Shortly after the Steelers completed their 8-8 season Sunday, Jarvis Jones struck the kind of pose in their locker room you might find in a muscle magazine.
There was just one thing missing: Muscle.
The rookie linebacker posed that way to emphasize one of his goals before his second NFL season — to get stronger.
“Absolutely, look at me,” Jones said, raising two arms that no one would mistake for those of his predecessor at right outside linebacker, James Harrison. “I need to get stronger, I need to get faster, I need to become a better student of the game. There’s a lot of stuff I need to work on.”
The Steelers knew that when they drafted him in the first round from Georgia. They also knew something else, that starting Jones as a rookie was not ideal but perhaps necessary with the loss of Harrison.
“Everybody talks about Jarvis coming in and stuff like that, and is Jarvis going to start his first year?” linebackers coach Keith Butler said after the draft in April. “We’ve never started a [rookie] linebacker since I’ve been here.”
Butler just completed his 11th season coaching the Steelers linebackers, but their history of not installing a rookie as one of the starting outside linebackers stretches back to at least the time when they switched to a 3-4 defense in 1982.
Neither did they start Jones, at least not in the opener. Jason Worilds started at right outside linebacker that day. But Jones was promoted for the second game and started four before losing that job back to Worilds.
Those were the early growing pains of a team struggling to win, and Mike Tomlin cited Worilds’ knowledge of the defense for going back to him. Jones was out of position too often in a defense in which few rookies have ever understood.
The coaches knew it was not ideal to press Jones into service when other rookies were permitted at least one season of apprenticeship at outside linebacker before they took over as starters. Those include some of their greatest defensive players in the 3-4 defense: Mike Merriweather, Greg Lloyd, Jason Gildon, Joey Porter, Harrison and LaMarr Woodley. It took Worilds until his fourth season to shine.
Jones went on to play several series a game until he started four more times when Worilds moved to the left for an injured Woodley.
Because they likely must decide between Worilds and Woodley this year, Jones should be their starting outside linebacker from the beginning of the 2014 season.
The season’s final game Sunday was his best, and he showed what might be ahead for him. Starting on the right side, he led the Steelers with nine solo tackles (one for a loss), two deflected passes and a quarterback hurry in their 20-7 victory against the Cleveland Browns.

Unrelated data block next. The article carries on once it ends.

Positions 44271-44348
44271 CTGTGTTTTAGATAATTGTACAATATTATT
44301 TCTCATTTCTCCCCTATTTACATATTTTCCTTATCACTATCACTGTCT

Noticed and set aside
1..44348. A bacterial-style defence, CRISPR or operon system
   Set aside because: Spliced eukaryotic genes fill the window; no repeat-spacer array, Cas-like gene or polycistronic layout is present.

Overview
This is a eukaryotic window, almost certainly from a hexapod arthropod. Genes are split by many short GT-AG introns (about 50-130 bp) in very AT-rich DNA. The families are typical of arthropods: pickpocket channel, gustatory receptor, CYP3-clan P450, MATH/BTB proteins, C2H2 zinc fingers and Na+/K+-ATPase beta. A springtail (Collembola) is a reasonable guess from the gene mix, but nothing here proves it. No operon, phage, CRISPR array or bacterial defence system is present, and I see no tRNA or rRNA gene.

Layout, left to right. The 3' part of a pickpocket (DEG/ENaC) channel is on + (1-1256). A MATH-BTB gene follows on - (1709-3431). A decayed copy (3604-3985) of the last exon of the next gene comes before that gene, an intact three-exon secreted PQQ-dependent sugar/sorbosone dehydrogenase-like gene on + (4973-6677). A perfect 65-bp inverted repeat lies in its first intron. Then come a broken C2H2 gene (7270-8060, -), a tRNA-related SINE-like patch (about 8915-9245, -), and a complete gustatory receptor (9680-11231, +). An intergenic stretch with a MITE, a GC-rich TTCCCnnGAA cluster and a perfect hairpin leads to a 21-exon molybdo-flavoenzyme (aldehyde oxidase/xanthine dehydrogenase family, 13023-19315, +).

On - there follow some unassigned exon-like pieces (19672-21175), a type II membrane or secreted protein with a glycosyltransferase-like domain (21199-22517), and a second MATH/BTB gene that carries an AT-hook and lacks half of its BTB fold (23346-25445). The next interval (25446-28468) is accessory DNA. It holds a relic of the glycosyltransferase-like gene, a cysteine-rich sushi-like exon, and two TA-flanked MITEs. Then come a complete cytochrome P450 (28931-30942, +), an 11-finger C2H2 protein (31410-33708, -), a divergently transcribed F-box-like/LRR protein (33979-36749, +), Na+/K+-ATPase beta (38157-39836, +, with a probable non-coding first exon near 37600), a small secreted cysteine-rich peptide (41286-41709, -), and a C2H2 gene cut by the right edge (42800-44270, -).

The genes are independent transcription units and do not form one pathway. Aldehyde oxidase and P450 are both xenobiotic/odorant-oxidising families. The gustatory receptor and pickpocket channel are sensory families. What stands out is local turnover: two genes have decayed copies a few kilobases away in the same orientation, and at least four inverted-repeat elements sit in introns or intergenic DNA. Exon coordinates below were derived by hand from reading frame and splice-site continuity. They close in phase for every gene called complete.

“Coming into this, I knew nothing is given to you,” Jones said. “You have to work hard for it. You just have to continue to chop wood and that’s what I’ll continue to do.”
The Steelers have a little different exercise in mind for Jones than wielding an axe. They likely sent him back to Georgia with a thick plan of what he must do to become stronger, so that next year when he strikes that pose it will be more imposing.
Should they stay or go?
The Steelers have 21 players who will become unrestricted free agents March 11 if the team does not sign them before then, one of the largest groups since true free agency began in the NFL in 1993.
There are no restricted free agents, as that designation was rendered virtually extinct by the 2011 collective bargaining agreement that required all draft picks to be signed to four-year contracts (a player became a restricted free agent if his contract expired after three years).
A handful of free agents should become priorities, such as linebacker Jason Worilds and receiver Jerricho Cotchery, along with others such as halfback Jonathan Dwyer, safety Will Allen and defensive linemen Ziggy Hood and Al Woods.
Such decisions and signings will not be imminent and will depend on other personnel moves as the Steelers manage a salary cap they now are projected to be above.
Their list of unrestricted free agents:
Wide receivers — Plaxico Burress, Cotchery, Emmanuel Sanders.
Running backs — Dwyer, Felix Jones, LaRod Stephens-Howling.
Tight ends — David Johnson, Michael Palmer.
Offensive linemen — Fernando Velasco, Cody Wallace, Guy Whimper.
Defensive linemen — Hood, Brett Keisel, Woods.
Linebackers — Stevenson Sylvester, Jamaal Westerman, Worilds.
Defensive backs — Allen, Ryan Clark.
Special teams — Punter Mat McBriar, long-snapper Greg Warren.
A familiar name or two
The team signed seven players from its practice squad to the offseason roster: Halfback Alvester Alexander, wide receivers Justin Brown and Kashif Moore, guard Bryant Browning, safety Ross Ventrone and linebacker Kion Wilson.
Wilson started the second and third games of the season at inside linebacker after Larry Foote’s biceps injury. He lost that job to rookie Vince Williams in the fourth game.
Brown was the Steelers’ first sixth-round draft choice in 2013, taken ahead of Williams. He spent the entire season on the practice squad.